The UK is the most expensive place to buy a dram of whisky anywhere in Europe, the Scotch Whisky Association (SWA), has highlighted today.
Over one quarter of all the tax on spirits collected in Europe is paid for by Britons due to a domestic tax level, which is higher than the European average. The UK pays 26 per cent of spirits duty collected in the European Union despite having only around 11 per cent of its population.
The SWA is calling on the UK government to lessen the duty burden facing consumers and producers.
On a 70cl bottle of Scotch, people in the UK pay £7.74 in excise duty, compared to an EU average of £4.40. A further 20 per cent in VAT is then added on top of this to the retail price of whisky. In total, the price of an average bottle of Scotch whisky is made up of 77 per cent in tax. Only three countries in the EU tax spirits at a higher rate: Sweden, Finland and Ireland. The price of a single, 25ml dram of Scotch Whisky includes around 28p of excise duty, while the EU average is 16p.
The SWA points out that the Scotch Whisky industry contributes £5bn to the UK’s economy each year and supports some 40,000 jobs. The trade body argues that more government support is needed to help the industry invest and grow as it prepares for the UK’s exit from the EU.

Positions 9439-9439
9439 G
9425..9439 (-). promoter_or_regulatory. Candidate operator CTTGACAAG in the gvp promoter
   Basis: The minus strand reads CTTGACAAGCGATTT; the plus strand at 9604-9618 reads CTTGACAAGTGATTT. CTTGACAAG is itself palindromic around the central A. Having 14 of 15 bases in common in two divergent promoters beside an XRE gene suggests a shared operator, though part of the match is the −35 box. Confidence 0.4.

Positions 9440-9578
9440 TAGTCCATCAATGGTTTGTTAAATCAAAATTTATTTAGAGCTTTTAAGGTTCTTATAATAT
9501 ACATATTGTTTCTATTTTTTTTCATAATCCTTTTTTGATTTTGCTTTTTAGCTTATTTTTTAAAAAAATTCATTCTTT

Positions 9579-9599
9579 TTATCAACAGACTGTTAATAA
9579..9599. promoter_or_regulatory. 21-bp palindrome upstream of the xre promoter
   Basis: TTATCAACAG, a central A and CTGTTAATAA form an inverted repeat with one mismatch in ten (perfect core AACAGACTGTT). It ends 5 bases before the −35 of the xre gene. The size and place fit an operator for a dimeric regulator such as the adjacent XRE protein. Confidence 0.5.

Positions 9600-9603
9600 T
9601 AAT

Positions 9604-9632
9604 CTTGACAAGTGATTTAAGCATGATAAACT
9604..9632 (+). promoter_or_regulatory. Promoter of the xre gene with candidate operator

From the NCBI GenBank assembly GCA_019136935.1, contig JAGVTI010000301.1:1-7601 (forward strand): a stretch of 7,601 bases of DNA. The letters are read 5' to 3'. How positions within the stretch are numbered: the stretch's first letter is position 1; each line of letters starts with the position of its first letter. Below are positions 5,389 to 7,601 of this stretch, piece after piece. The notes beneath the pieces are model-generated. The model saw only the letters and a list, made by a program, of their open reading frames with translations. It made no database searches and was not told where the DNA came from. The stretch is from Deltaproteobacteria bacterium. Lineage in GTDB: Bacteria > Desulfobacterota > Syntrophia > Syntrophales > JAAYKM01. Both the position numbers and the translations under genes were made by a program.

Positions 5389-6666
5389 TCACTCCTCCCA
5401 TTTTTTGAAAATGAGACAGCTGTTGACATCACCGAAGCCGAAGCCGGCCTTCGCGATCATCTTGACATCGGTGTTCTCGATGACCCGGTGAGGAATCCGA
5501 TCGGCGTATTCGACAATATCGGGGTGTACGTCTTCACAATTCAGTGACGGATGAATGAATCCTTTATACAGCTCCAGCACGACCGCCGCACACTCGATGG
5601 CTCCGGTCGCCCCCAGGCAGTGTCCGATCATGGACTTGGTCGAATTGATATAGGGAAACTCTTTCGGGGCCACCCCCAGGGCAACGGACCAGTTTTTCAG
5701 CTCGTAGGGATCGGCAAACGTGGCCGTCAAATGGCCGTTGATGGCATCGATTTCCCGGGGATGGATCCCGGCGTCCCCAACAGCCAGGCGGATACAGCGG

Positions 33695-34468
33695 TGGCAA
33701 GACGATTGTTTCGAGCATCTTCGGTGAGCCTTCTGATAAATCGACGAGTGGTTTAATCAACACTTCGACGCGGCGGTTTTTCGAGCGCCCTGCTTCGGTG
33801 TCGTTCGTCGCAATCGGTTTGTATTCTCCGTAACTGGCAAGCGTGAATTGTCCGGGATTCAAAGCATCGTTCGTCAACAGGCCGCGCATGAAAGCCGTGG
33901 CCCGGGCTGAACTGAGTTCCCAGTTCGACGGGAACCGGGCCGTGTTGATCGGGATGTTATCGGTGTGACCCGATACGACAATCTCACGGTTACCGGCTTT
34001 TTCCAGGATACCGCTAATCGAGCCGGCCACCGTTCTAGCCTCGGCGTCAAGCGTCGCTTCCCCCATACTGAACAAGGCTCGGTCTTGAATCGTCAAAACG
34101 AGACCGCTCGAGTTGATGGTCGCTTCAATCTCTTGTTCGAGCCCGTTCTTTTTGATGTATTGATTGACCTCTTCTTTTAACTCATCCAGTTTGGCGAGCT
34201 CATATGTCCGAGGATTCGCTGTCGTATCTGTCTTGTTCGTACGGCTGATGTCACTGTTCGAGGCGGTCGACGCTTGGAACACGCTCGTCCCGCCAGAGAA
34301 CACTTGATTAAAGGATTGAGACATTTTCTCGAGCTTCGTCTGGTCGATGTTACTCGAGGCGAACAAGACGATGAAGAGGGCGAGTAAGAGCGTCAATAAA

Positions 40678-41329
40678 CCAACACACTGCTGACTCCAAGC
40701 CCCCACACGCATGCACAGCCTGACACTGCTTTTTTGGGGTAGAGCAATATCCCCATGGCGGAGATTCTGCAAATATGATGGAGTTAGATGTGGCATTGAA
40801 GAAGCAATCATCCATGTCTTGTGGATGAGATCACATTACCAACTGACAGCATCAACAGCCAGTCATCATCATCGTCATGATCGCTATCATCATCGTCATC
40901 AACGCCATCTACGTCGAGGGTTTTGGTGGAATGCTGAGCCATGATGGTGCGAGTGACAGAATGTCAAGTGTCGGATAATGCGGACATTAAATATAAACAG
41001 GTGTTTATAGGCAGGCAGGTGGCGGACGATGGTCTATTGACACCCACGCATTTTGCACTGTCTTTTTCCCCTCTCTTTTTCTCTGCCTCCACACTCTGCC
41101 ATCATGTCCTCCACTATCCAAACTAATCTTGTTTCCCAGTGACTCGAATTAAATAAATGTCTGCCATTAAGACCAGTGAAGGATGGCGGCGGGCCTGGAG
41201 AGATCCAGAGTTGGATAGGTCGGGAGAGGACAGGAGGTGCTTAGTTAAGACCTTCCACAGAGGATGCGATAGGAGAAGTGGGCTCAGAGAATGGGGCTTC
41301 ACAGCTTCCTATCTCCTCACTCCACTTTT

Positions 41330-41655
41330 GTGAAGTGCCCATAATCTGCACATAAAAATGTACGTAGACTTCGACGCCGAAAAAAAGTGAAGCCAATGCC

SWA acting chief-executive Julie Hesketh-Laird said: “The Chancellor is in a strong position. He can reduce tax on Scotch whisky, help consumers as the threat of inflation grows and take the opportunity to boost one of the UK’s flagship industries. At the same time, as past experience has shown, this should lead to increased government revenue.”
However, the call for lower Scotch Whisky taxes didn’t go down smoothly in all quarters.
Colin Shevills, director of balance at Alcohol Health Alliance, said: “It is astonishing The Scotch Whisky Association are calling for a two per cent reduction in excise duty for whisky in the Budget given the tremendous cost alcohol carries to people’s health, our economy and wider society.”
“Reducing tax on Scotch whisky would have major implications for public purse. The Treasury’s own calculations show that tax cuts given to the alcohol industry over the past four Budgets will cost the public purse £790m in 2017/18 and a total of £2.9bnover five years”, he said.